In the early stages of the Revolutionary War, John Armstrong was a brigadier general in the Pennsylvania militia and was then appointed to the same rank in the Continental Army.  He fought at the Battle of Brandywine and the Battle of Germantown and after the war he returned to Carlisle.

Rev George Duffield
(1732-1790)
John Armstrong was appointed to the Continental Congress as a delegate from Pennsylvania from 1779 to 1780 and he died in Carlisle on 9 March 1795.  

His sister Margaret Armstrong (1737-1817) married Rev George Duffield (1732-1790), the Presbyterian minister in Carlisle, and John Armstrong was an elder in the congregation.  

The Duffields were an Ulster-Scots family and George Duffield's father had emigrated from Ballymena to America.

A later Rev George Duffield (1818-1888), a direct descendant of the first Rev George Duffield, was the author of the well-known hymn Stand up, stand up for Jesus.



Monday, 16 October 2017

A false and flawed argument for an Irish Language Act

Ian Parsley & Paula Bradshaw MLA (Alliance Party)
On Saturday the News Letter published a letter by Ian Parsley in which he  set out the case for an Irish Language Act.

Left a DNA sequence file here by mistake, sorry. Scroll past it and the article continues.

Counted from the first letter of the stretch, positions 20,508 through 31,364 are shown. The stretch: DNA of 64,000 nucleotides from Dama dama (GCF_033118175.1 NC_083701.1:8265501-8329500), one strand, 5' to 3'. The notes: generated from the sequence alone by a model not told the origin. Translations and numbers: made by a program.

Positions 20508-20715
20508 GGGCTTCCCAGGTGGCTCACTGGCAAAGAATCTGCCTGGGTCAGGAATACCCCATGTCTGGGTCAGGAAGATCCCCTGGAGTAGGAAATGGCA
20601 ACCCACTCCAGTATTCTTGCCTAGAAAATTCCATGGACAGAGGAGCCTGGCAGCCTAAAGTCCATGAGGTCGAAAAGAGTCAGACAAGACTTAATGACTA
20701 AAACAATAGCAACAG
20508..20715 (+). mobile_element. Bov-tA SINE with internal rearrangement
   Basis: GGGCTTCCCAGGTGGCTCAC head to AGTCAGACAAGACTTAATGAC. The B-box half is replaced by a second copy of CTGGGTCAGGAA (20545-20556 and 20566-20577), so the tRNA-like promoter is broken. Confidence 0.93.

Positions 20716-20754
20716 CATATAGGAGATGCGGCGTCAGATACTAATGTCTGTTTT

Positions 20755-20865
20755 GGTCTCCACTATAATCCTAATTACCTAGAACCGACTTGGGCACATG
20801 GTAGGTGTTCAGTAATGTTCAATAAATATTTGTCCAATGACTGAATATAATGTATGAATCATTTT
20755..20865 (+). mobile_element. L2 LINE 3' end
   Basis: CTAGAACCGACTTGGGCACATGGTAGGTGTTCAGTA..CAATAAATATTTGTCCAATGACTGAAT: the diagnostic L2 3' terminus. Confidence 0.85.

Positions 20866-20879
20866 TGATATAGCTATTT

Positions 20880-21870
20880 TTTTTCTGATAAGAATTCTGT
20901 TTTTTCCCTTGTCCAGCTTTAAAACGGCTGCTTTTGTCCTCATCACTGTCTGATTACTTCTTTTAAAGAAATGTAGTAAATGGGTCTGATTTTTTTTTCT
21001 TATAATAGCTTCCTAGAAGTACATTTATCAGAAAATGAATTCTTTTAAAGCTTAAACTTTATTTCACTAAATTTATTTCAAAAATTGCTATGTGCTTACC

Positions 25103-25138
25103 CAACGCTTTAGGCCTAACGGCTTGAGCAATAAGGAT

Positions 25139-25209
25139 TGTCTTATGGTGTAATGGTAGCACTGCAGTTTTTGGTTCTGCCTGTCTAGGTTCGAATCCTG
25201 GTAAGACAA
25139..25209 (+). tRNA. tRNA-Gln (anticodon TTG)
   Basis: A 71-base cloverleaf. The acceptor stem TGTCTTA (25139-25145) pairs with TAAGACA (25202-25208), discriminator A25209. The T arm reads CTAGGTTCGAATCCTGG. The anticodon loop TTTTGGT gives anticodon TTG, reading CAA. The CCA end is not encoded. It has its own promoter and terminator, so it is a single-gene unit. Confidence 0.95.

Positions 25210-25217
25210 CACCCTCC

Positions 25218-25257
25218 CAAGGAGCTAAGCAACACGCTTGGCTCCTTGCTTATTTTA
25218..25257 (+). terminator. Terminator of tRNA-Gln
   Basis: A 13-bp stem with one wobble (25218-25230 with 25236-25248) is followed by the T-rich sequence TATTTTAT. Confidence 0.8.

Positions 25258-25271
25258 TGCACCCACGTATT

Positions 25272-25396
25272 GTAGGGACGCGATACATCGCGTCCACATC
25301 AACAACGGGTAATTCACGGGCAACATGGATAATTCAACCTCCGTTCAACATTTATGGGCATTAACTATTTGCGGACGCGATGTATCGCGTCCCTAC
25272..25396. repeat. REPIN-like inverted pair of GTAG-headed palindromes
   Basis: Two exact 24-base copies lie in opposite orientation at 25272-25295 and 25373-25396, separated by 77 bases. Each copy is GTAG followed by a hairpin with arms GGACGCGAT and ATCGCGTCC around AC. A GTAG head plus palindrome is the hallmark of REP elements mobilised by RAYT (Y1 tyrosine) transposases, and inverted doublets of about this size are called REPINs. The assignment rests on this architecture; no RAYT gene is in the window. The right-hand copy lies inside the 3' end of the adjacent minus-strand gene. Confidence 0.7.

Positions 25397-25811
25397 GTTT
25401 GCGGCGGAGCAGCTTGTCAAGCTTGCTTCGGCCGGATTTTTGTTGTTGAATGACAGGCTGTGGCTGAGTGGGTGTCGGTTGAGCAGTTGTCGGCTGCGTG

One of the key points was that this would bring Irish Gaelic in Northern Ireland into line with Scottish Gaelic in Scotland and Welsh in Wales.  

It was almost like saying that it is the 'British' thing to do.

However it is a flawed and false argument as I set out in the following letter, which appeared in the News Letter today.


In his letter (14 October) in which he supported ‘comprehensive Irish language legislation’, Ian James Parsley stated that this would ‘bring Northern Ireland largely into line with equivalent jurisdictions, notably Scotland, in providing a legislative basis for promotion of Celtic languages.’  He also said that we should be ‘willing to learn from good practice in the rest of the UK’.

By referring to ‘equivalent jurisdictions’ and ‘the rest of the UK’ he was suggesting that Northern Ireland is somehow out of line with ‘the rest of the UK’.  However that is not the case.  There is no single approach across ‘the rest of the UK’ and so Northern Ireland cannot be out of line with ‘the rest of the UK’.

If we look across England, Scotland, Wales and Northern Ireland, there are four ‘Celtic languages’ – Cornish in England, Scottish Gaelic in Scotland, Welsh in Wales and Irish Gaelic in Northern Ireland.

There is a Gaelic Language (Scotland) Act in Scotland and a Welsh Language Act in Wales but there is no Cornish Language Act in England, just as there is no Irish Language Act in Northern Ireland.  So Northern Ireland is in line with England, whereas Scotland and Wales are out of line with both England and Northern Ireland.  The ‘out of line’ with ‘the rest of the UK’ argument simply does not stand up to scrutiny and is disingenuous.